Stratigraphy is the science of rock strata; in geological terms, this translates to the science of time. But what IS time? Difficult to define, for certain, but most of us can agree that it marks the passage of events. We experience the passage of seasons resulting from Earth’s annual trip around the Sun, on a tilted axis. We experience the shift from night to day as Earth rotates to face the Sun. We set our calendars and clocks by these celestial events.
Likewise, geologists mark the passage of time in Earth’s history by looking to events that have affected our planet. Two recent Nature pieces engage in an argument about chronology— specifically, the beginning of the Anthropocene. Ellis et al. (2016) argue for an older, and more stepped onset of human influence on the planet, reflecting work in anthropology, archeology, and the social sciences. But Zalasiewicz et al. (2017), representing the Anthropocene Working Group of the International Commission on Stratigraphy, counter with the “Great Acceleration” recent start to the Anthropocene. For stratigraphers—geologists who study rock strata—the argument for this recent—1950s—start for the Anthropocene reflects the stratigraphic requirement (stated by Zalasiewicz et al.) for a discrete, globally recognizable, synchronous and preservable boundary: A time line in the sediment/rock record, traceable globally. The confluence of activities such as nuclear testing and global acceleration in hydrocarbon consumption, both marked by widespread atmospheric effects detectable in the stratigraphic record, fits the bill. When the topic is time, stratigraphers consider gradational boundaries oxymoronic; in choosing planetary events to mark geologic time, stratigraphers are attempting to synchronize their collective watches.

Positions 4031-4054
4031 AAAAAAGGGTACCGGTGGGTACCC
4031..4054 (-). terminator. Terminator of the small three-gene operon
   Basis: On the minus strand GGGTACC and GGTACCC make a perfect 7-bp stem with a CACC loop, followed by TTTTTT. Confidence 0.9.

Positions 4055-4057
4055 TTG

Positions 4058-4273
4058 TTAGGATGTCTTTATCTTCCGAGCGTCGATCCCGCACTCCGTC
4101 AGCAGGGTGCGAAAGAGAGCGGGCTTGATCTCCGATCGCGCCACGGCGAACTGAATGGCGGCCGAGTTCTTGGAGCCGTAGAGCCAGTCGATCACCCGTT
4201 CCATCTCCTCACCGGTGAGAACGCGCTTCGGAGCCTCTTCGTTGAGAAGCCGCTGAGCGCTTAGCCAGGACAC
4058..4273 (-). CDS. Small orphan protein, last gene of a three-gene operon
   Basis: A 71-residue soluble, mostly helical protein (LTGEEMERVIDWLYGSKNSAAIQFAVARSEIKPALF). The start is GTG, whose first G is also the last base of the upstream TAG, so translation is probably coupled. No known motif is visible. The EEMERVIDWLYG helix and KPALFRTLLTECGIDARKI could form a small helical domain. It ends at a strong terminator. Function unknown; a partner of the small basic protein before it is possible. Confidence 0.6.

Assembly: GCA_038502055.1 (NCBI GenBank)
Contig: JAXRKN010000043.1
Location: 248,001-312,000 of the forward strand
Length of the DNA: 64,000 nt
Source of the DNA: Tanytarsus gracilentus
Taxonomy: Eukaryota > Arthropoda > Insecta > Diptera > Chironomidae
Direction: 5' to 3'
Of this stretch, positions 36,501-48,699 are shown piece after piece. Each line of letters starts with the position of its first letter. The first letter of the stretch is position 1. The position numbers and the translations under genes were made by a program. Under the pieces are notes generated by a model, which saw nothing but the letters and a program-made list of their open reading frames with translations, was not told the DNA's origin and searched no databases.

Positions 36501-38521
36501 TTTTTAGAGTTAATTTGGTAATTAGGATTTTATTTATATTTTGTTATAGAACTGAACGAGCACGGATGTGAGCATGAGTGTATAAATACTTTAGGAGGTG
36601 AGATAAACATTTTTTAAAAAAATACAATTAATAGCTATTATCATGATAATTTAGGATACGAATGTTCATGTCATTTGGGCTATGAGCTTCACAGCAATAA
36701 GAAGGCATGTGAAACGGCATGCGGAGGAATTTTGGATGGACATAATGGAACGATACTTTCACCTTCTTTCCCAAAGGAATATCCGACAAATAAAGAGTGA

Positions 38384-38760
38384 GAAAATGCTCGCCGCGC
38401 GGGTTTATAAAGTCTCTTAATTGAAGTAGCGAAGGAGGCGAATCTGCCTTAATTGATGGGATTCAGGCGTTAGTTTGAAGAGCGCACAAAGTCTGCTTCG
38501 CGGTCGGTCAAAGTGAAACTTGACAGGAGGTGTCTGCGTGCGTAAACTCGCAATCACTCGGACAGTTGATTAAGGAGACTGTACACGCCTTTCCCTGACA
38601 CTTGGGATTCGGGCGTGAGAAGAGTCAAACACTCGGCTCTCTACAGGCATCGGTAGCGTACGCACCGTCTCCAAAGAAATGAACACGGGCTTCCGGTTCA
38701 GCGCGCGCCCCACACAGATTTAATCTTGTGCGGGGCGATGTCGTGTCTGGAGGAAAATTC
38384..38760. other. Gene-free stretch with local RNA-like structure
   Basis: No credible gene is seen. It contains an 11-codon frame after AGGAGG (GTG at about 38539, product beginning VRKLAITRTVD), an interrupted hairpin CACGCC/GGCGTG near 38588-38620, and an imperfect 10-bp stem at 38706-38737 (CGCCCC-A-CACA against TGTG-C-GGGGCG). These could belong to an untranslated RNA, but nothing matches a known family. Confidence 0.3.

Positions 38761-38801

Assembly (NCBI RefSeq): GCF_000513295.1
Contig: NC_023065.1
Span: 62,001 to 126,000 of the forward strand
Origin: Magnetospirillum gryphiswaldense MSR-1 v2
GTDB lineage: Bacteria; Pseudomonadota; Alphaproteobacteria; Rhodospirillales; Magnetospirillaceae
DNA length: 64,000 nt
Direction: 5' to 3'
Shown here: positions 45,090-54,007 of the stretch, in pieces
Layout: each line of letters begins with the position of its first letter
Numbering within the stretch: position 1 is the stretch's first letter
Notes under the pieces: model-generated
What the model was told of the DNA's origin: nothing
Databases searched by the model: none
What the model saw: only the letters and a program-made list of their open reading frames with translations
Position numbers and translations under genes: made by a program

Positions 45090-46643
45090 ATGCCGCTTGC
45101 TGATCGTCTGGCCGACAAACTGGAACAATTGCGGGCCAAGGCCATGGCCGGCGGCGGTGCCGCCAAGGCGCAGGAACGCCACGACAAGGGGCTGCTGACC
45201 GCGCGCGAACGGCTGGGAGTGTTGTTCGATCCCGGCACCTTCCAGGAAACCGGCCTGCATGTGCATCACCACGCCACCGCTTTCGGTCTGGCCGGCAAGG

These exchanges regarding the onset of the Anthropocene have caused me to wonder whether, some years hence, future geoscientists will be able to recognize subdivisions within the Anthropocene. In the arcane terminology of geological time, an “epoch” can be subdivided into “ages”; so the natural question is whether there will be an “Age of Trump” which leaves a stratigraphic record, and thus a discernible timeline.
The Trump Presidency, to date, has eschewed science, truth, and facts. But what is truth, and what are facts? The dictionary tells us that a fact is “a thing that is indisputably the case,” and that truth is “the quality or state of being true.” Science is said to seek objective truth. But scientists are annoying. They never prove anything definitively, once and for all time. They operate in terms of hypotheses and theories—ideas constantly subject to tests, and that could fail at any time. How does that constitute a search for objective truth?
Because science is a process. Ideas arise, and scientists test them. According to the influential view of science developed by Sir Karl Popper, scientists subject ideas—hypotheses—to tests designed specifically to falsify them. If the idea passes the test, it becomes stronger. Thus, for Popper, in its most basic essence, science strives to disprove, rather than prove ideas.